I have been curating/lurking/learning from my experience taking #etmooc.   I am impressed with the sharing on many levels from those participating.  One example would be David Snowden’s YouTube The Cynefin Framework:


I have even worked on my pronunciation of Cynefin 😉 but participation has to become my next step…


On January 27, 2013 Lynda Hall wrote in her blog The De-tech-tive 4 Teachers the following:

“For well over a year now, my professional goal has been to expand my interaction with the global teaching community.  As you can well imagine, the benefits of developing a supportive and passionate Professional Learning Network (PLN) have been very inspiring and thought-provoking.  The way in which I approach teaching my classes now is very different than it was even a few short months ago….” 

Coincidentally, this is the thought that I have also had and I keep it as a point of reference while I listen to those speaking at our #ETMOOC events.  Lynda, thank you for sharing your thoughts.

Enjoyed session on Advanced Blogging by Sue Waters and supporting cast: Penny Bentley, Alec Couros, Elizabeth Dill, Peggy George, …

Listened to Dean Shareski’s event last night about sharing.  Sharing is so important that we can never stop talking enough about it!  I had the feeling during the event that we both subscribe to David Weinberger ideas.

Dean’s talk re-emphasized the importance of not only developing my blog but also reading other blogs and leaving comments where appropriate.  Blogs are a springboard to finding people with common interests to populate your PLN.  But it is important your PLN doesn’t become an echo chamber.

I appreciated the names mentioned for further reading and potential discussion.  For example, Dean asked Stephen Downes “should I share less or should I filter more?”  Stephen appropriately responded  “share and I will filter.” Finally, Blogush has been on my radar – translated pinned on my toolbar – for at least three weeks now, so maybe it is time to see what it is all about.

I’ll let you in on a secret –  if you can keep it between the two of us.  I went to ‘Starbuck(le)s tonight with my wife to meet our daughter and her children and missed the Twitter Chat. Hence the reason for the title of this blog post.   However, I must take advantage of future Twitter Chats to meet people.

We got home in time to hear Sue Waters  et al. discuss Google Reader, Settings, Spam, Tablets/iPads etc.  😉

I kept thinking of what a great example these moderators are with their unselfish giving of their time to share their expertise.  I should at least attempt to become part of the 1% that get involved.

Good choices Alec.  Dean would be proud.  🙂

Maybe this is a better title for the #etmooc experience?

I enjoyed listening to Alec during last night’s event: Introduction to Connected Learning.  He always builds a strong case for connected learning with quotes, stories and ideas from others.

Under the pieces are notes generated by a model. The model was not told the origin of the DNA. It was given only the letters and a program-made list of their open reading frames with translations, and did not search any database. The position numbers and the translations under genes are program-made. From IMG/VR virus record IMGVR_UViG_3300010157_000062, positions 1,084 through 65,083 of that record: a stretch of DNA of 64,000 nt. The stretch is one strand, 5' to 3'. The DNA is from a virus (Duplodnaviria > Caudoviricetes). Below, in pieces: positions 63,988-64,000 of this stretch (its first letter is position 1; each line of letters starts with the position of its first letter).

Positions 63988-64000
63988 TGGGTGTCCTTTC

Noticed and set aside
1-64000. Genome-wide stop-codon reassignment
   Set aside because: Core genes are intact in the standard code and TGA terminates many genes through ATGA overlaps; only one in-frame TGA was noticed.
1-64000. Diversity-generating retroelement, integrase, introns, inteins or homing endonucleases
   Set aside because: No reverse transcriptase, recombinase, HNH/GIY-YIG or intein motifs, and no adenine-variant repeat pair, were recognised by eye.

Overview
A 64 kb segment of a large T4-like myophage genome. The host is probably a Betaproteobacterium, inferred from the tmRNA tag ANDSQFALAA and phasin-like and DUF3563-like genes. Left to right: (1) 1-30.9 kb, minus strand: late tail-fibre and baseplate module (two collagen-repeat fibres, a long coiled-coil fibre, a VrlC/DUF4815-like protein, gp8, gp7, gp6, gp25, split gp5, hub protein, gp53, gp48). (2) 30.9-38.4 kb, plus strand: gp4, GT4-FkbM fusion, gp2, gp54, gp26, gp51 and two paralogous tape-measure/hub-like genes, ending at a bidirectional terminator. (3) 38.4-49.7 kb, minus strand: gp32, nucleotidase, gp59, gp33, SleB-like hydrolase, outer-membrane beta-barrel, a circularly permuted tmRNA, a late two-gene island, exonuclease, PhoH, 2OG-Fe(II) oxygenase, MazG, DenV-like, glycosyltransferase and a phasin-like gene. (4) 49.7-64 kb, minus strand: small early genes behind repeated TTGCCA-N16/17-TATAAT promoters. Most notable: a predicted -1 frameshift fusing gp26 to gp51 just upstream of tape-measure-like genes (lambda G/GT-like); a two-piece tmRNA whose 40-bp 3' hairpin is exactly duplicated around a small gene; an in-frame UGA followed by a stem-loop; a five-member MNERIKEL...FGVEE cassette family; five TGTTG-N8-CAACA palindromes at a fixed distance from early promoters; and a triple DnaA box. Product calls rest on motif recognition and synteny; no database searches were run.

Whenever Alec shows a picture of one of his children ‘playing’ with technology I just wonder what they are capable of doing with  technology in general.  I wonder what the impact of technology will be on their lives or where future generations will be at their ages.  On an unrelated thought I wonder what the shelf life of Twitter will be in its present business model or where social media will go next.

Last night’s event has me looking for an assignment Kevin Stranack @stranack developed on Becoming a Connected Learner: Professional Development Through Personal Knowledge Management.  I hope you will find it as interesting as I did.  Thanks  @AlisonSeaman for the heads up.

I should also mention how I appreciate the opportunity to revisit previously taped events.

Thanks again to Sue Waters for her help to set up Google Reader [I can see an application of it for my students already], Google Calendar plus feedback on TweetDeck and HootSuite.

I appreciate the archived Blackboard Collaborate sessions on #ETMOOC.

In particular, I missed the Social Bookmarking & Content Curation event and watching it on a delayed basis provided me with more sites like Diigo [I use Delicious already], Scoop.it!, Symbaloo, Pinterest, Tweetdeck, HootSuite, …

A shout out is in order to both Jeffery Heil and Michelle Franz for sharing their expertise for this event.

Making visible my deepest thoughts department:

The need to learn how to embed pictures and/or videos in a blog, figuring out how to run a Hangout with my #ETMOOC circle, touching base with my #ETMOOC circle in general, checking out their blogs and beginning a conversation with them, …

Any suggestion(s) of what I should become familiar with next in order to get the most out of #ETMOOC?


Enjoyed Sue Waters and Peggy George not only for their expertise but for their honesty during their conversation on blogging.

If you pick up one idea from a book, conversation, event … it is worth it.  The introduction to blogging did not let me down. They addressed the legitimate concerns a novice might have and more or less suggested to just give it a try.  And Sue shared a link to her blog http://suewaters.com/2013/01/18/learning-through-blogging-as-part-of-a-connectivist-mooc/ that will be invaluable as a resource.

Some ~quotes/thoughts from the Introduction to Blogging: “Blogging is your personality coming through.”  “Feels like s/he’s talking to me.” “Different blogs for different conversations.” “Reflect on learning.”

Sue thank you for your HootSuite and TweetDeck post on January 16. It is appreciated but now with Google Reader, embedding … I have more to add to my procrastination list. 😉

Oh yes, I must watch the calender more carefully! I missed the Introduction to Social Curation. 😦